Ralph Dix, John Asher, Brian Rublein, Belinda Stark, Mary Jeffries, Fred Wiche, Julie Kredens, John Ihrig

WHAS show content runs a wide spectrum of narratives. Talk topics aren’t always Marconi Award caliber…

Dwight Witten, Tony Vanetti, Hayley Hansen Kilkelly…desperate to be provocative. πŸ™„ (2019)

…but the station has offered a wide spectrum of voices and opinions from all walks of life over the last century.

Musically, WHAS was attached to classical compositions in its early days. When the producers of Chicago radio’s Saturday night barn dance show offered an affiliation in the 1930s, WHAS owners, deferring to the Bingham family’s love of classical music, declined to syndicate the “hillbilly” music show.

Producers then headed south to the next 50,000 watt radio signal and found a home at WSM. The syndicated barn dance show was renamed The Grand Ole Opry.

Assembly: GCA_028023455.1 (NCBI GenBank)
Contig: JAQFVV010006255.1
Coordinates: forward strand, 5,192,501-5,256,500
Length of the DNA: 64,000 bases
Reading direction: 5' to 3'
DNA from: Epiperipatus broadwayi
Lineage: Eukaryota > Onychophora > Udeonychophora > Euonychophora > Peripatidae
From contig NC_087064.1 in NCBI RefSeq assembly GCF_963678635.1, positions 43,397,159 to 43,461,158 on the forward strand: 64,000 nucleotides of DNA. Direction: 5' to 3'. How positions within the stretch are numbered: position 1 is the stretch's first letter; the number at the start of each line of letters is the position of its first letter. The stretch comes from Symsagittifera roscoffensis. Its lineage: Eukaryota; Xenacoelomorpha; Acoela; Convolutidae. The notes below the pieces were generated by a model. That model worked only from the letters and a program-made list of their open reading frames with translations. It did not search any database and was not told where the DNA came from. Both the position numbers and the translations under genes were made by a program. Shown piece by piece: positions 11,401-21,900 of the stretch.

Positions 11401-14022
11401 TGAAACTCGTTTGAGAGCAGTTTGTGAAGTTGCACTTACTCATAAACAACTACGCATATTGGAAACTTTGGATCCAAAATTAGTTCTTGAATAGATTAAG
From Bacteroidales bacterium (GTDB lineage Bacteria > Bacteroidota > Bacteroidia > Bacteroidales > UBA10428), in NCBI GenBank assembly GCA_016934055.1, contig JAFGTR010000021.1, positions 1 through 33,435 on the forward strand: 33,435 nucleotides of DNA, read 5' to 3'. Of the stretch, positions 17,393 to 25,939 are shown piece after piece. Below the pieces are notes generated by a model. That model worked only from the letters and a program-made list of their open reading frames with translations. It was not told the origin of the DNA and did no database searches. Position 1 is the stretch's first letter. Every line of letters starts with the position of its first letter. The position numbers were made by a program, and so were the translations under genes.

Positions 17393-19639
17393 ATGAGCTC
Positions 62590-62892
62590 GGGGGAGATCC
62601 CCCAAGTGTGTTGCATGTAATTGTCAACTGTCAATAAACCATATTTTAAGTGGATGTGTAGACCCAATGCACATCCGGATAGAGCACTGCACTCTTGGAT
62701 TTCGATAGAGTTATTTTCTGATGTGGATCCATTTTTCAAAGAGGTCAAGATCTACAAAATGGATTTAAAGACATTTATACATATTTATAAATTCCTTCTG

That concept seemed to catch on in Nashville. πŸ€”

WHAS eventually adapted to the area’s taste for country music. Randy Atcher and the Hayloft Hoedown crew played live music from the 1950 until 1970 on WHAS Radio and television. Randy had been at WHAS earlier but his career path and WWll took him elsewhere throughout the 1940s.



WHAS radio is the home of the Kentucky Wildcats football and basketball broadcasts, the largest signal in UK’s roster of stations. WHAS is also the flagship station for University of Louisville football and basketball broadcasts.

Jody Demling, Paul Rogers, and Craig Swabek call a University of Louisville football game over WHAS and affiliated stations across Kentucky.